Polydactyly and syndactyly are conditions that occur in the developing fetus. Most often these conditions are caused by genetic factors. Both polydactyly and syndactyly can be caused by the presence of an autosomal dominant trait. An autosomal dominant trait is a gene that is not related to the chromosome that determines gender; therefore, it affects boys and girls equally. Because the gene is dominant, when one parent has the gene, each of his or her children has a 50 percent chance of having polydactyly or syndactyly.
The primary symptom of polydactyly is the presence of extra digits on the hands or feet. Polydactyly rarely causes any difficulties for the child. The extra fingers and/or toes are usually removed for cosmetic reasons. In children with syndactyly of the hand, finger function may be impaired and, in cases where fingers of different lengths are connected by tissue, finger growth may be limited unless surgery to separate the fingers is performed.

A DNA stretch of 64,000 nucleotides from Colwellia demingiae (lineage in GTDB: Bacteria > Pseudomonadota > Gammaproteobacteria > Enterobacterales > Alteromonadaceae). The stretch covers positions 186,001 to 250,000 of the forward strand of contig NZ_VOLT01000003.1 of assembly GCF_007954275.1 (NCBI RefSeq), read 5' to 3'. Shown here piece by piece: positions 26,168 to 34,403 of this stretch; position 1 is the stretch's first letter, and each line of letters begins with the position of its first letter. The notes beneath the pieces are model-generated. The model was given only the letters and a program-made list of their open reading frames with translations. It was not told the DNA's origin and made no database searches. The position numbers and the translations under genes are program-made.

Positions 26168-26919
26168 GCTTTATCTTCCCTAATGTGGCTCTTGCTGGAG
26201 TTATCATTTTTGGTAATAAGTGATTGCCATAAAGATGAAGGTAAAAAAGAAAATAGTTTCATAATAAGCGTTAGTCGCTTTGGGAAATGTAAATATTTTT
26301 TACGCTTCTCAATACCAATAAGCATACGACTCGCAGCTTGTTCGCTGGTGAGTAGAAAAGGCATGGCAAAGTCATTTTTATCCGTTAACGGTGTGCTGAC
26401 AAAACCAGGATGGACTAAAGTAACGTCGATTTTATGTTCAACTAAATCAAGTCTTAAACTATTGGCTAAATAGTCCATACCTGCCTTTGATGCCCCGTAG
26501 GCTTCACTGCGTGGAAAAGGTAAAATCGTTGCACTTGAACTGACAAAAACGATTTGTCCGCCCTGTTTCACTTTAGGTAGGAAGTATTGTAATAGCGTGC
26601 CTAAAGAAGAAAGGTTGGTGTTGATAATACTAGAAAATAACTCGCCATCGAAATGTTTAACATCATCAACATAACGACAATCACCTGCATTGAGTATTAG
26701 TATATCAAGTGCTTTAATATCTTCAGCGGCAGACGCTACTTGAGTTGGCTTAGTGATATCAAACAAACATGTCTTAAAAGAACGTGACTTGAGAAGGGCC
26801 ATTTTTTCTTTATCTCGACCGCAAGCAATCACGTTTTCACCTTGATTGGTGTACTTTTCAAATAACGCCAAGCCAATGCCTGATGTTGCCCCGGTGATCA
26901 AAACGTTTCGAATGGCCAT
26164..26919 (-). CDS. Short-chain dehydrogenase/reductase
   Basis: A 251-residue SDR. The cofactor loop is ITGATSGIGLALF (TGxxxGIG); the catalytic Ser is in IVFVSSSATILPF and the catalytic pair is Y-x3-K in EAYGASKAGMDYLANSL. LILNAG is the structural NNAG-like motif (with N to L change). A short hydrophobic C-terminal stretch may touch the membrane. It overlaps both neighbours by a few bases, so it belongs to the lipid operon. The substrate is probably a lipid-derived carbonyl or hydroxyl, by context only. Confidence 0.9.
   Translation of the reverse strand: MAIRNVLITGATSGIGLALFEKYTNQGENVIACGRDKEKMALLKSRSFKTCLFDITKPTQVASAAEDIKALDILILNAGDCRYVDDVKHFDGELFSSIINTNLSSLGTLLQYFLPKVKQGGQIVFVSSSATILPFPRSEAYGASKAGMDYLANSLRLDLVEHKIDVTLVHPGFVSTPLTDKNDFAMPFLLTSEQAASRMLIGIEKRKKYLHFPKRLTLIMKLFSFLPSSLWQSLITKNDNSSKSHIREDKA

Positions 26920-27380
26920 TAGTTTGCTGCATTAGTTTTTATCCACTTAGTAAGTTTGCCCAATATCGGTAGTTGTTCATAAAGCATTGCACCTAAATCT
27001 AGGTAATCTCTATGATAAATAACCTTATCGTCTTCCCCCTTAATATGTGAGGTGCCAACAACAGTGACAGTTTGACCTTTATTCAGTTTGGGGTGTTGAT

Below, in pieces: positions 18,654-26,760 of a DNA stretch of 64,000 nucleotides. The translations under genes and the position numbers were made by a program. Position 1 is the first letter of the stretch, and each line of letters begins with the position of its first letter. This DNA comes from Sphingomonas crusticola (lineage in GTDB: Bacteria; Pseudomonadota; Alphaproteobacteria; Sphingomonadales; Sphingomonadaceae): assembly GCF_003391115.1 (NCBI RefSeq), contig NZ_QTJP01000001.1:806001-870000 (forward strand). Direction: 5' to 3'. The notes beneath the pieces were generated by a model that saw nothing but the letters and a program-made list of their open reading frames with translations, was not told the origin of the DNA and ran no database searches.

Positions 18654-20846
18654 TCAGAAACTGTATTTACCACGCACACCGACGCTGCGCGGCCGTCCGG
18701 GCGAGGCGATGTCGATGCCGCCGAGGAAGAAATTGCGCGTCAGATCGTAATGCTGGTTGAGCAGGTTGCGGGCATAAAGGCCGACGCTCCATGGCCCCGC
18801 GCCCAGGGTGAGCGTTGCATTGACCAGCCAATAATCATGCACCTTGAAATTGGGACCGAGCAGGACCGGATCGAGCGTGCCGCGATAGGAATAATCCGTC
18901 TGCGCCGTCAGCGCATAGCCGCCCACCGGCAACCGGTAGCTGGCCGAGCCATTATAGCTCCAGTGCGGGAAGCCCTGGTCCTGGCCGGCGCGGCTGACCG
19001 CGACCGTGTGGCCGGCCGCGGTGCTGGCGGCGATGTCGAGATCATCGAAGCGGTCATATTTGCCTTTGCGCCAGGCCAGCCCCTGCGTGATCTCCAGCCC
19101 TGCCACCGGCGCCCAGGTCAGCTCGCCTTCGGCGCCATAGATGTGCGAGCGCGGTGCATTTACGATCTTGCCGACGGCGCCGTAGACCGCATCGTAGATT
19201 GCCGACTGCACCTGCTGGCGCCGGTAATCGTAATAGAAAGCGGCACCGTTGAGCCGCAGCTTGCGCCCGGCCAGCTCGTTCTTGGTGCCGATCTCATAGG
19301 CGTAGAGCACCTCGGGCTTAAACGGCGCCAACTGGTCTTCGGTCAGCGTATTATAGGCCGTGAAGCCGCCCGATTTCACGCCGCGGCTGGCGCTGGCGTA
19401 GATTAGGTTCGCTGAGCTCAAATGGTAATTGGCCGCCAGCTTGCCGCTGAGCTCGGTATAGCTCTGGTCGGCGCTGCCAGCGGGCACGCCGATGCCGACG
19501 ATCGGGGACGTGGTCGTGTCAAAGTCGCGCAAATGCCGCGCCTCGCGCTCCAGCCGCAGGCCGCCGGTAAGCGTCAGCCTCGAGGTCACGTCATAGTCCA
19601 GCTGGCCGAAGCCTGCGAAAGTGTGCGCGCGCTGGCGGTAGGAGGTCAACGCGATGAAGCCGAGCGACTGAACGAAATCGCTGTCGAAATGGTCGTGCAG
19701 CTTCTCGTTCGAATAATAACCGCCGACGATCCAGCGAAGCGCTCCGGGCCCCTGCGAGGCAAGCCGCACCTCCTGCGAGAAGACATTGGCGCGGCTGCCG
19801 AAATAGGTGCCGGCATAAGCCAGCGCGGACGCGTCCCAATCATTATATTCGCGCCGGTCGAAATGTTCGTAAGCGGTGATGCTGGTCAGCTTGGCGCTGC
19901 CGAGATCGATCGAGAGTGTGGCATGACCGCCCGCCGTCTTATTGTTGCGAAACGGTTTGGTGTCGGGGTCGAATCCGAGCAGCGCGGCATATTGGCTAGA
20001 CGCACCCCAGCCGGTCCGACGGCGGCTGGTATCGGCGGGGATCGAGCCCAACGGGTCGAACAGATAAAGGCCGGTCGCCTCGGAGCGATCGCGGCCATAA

Diagnosis is made during the initial physical examination at birth. Some children with polydactyly will need radiographs or x rays to determine if there is bone present in the extra digit. This will indicate what type of surgery is necessary to remove the extra finger or toe. When polydactyly is more severe and involves digits with bone, a pediatric orthopedic surgeon will perform the repair. In children with syndactyly, the surgeon must determine if the fusion involves muscle tissue and blood vessels, and in children with severe polydactyly of the fingers, a surgeon specializing in hands may evaluate the child as well. Some children with syndactyly may also have cardiac or heart problems; therefore, an electrocardiogram (EKG) may be ordered to evaluate heart function.
Deborah L. Nurmi MS, Thomson Gale, Gale, Detroit,